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Gadkari’s Port Vision For Economic Prosperity

Updated: October 8, 2015 8:30 am

Narendra Modi Government has many visionary ministers for a Developed India with equal development in the society. And among the top strategists, Nitin Gadkari is working day night with his key officers to make India a destination of favoured investment for Make in India and building world-class infrastructure. True to his vision, he is visiting throughout the world to explore and avail best technologies for every ports of India. It is good that after long years, a minister with innovative ideas is putting all efforts to make the transport system in India more cost effective by launching water transport system, through river linking and focusing on modernisation of ports. He has a plan to add one per cent growth rate in the GDP.

With a coastline of 7,517 km, India has 12 major ports and 187 minor ports and one of the largest merchant shipping fleets in the world. Even with these numbers, we rank 16th among maritime countries. According to the Ministry of Shipping, approximately 95 per cent of the country’s trade by volume and 70 per cent by value moves through maritime transport. Water transport has always played an important role in the Indian economy since time immemorial. As the easiest and cheapest mode of transportation, the extensive rivers of India have been used as highways for movement. The importance of both riverine and sea ports for exports and imports, and in the overall growth of trade and commerce is an important indicator of the economic condition. Adequate internal trade not only fulfills the requirements of its different regions, but also ensures a balanced growth in the country. Foreign trade provides a means for selling our surplus items and getting goods that are not internally produced. This leads to rapid economic progress of a country.

Today, 95 per cent of the waterway transportation scenario in India is of sea-borne routes. Nearly 85 per cent of our port traffic is shared by the ports of Mumbai, Kolkata, Cochin, Chennai and Visakhapatnam. The reason   for our nearly entire ocean-bound trade being from these ports is both geographical and historical. Mumbai, Cochin and Kolkata   were centres of administration for a long time. When rail connectivity happened in the late 19th century, these cities saw spurred growth. Thus, from political and railway centers they developed into great ports.

The BJP, in its election manifesto of 2014, had talked about reviving Atalji’s plan to develop the “Sagar Mala”, a string of modern ports on India’s coastline. Modi, during his visit to Mumbai, had called the ports gateways to India’s economic prosperity. His contention that India must move from “port development” to “port-led development” had breathed in fresh life to the stalled special economic zones in the country. While India is still talking of the importance of building sea ports, China has taken a march forward and focused on developing maritime infrastructure far beyond its own shores. Greenfield ports have been made in Gwadar (Pakistan) and Hambantota (Sri Lanka). Beijing is now building another port in the Maldives. All these in India’s neighbourhood. A prominent example of port-led development is the city-state of Singapore that has been able to become a First World country from a Third World one all within a span of 50 years. Both Japan and South Korea have had benefited from their trade along their significant coastlines and improvements in their port sectors.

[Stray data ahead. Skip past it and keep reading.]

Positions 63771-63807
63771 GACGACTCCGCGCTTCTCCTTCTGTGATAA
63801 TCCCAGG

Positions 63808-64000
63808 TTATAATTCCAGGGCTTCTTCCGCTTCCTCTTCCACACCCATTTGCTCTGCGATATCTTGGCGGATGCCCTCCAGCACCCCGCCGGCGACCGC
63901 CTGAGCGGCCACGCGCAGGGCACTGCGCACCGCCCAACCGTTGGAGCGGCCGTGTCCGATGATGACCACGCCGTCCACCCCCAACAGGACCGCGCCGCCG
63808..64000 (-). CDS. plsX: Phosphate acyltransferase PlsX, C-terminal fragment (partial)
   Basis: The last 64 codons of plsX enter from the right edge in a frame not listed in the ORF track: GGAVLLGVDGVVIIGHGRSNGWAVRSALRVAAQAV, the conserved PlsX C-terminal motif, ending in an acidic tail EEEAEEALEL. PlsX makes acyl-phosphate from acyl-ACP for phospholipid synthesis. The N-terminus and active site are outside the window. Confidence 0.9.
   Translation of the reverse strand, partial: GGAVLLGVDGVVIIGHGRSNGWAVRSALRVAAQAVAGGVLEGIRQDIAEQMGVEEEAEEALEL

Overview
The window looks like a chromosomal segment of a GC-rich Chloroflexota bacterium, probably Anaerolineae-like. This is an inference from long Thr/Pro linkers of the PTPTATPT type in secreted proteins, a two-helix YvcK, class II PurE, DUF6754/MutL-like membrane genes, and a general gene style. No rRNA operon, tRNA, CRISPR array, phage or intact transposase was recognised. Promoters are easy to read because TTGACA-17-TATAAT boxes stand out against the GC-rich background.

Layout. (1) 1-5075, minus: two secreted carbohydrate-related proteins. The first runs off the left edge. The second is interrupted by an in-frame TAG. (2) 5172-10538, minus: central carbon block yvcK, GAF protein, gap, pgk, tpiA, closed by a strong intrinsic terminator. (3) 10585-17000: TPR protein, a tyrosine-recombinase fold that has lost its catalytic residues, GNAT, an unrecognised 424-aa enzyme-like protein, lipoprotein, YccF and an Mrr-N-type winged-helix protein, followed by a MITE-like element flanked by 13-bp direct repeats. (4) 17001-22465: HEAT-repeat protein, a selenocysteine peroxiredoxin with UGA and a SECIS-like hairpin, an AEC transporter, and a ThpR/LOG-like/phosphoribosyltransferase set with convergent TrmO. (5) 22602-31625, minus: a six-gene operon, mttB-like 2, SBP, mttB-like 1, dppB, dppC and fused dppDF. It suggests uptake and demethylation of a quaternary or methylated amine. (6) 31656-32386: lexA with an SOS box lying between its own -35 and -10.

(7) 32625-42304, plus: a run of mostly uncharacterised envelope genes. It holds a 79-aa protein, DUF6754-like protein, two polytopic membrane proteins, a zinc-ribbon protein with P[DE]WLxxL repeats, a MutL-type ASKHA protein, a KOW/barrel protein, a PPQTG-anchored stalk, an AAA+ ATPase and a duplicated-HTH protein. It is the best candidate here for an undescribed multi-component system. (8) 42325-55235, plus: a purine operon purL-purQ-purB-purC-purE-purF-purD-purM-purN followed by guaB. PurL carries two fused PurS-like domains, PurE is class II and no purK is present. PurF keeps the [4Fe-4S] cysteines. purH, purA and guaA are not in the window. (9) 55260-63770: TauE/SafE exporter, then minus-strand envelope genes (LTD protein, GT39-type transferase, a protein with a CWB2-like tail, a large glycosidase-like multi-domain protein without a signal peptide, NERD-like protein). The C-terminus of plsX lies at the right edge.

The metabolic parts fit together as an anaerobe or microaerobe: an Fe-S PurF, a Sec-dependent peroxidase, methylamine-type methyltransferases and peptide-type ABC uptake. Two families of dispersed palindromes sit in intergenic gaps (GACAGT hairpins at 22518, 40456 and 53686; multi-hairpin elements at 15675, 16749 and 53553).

In comparison, Indian port structure is grossly inadequate. In labour and mechanical productivity, Indian ports are inferior to other ports. The severity of the monsoon keeps the western ports, excepting Mumbai, Kandla and Cochin, closed to traffic from May to August, while the world’s top exporter nation, China has some of the world’s busiest ports. The World Shipping Council states that China (including Hong Kong) has seven of the world’s top 10 container ports. The three other top ports are Singapore, Busan (South Korea) and Dubai (UAE). Mumbai’s Nava Sheva terminal shows up at No 33 on the list, even Colombo precedes Mumbai at No 32, which shows how far India has fallen behind in the development of ports, despite growing trade volumes after India’s economic globalisation at the turn of the 1990s.

With Nitin Gadkari at the helm of the Shipping Ministry, the government is going ahead with rapid port modernisation programme. Massive steps are underway to overhaul the shipping sector as the government plans to make waterways as its focus for transportation of goods and cargo to propel the GDP growth. India has about 14,500 km of navigable waterways which comprises rivers, canals, backwaters, creeks, etc. About 80 million tonnes of cargo was transported in 2013-14 by the Inland Water Transport. Even though the present operations are currently restricted to a few stretches in the Ganga-Bhagirathi-Hooghly Rivers, the Brahmaputra, the Barak River, the rivers in Goa, the backwaters in Kerala, inland waters in Mumbai and the deltaic regions of the Godavari-Krishna rivers, the potential for huge growth exists. Development of the navigable chanell in the Brahmini river in Odisha will spell a boom for coal transportation from the Talcher coalfields. Besides being the cheapest and most environment friendly system, it can bring a boom to the regions through which the waterway passes. Dependence on the already saturated road and rail traffic will be greatly eased. It is really pleasant to know that Nitin Gadkari is determined to revive the long-neglected inland water-ways.

Deepak Kumar Rath

Deepak Kumar Rath

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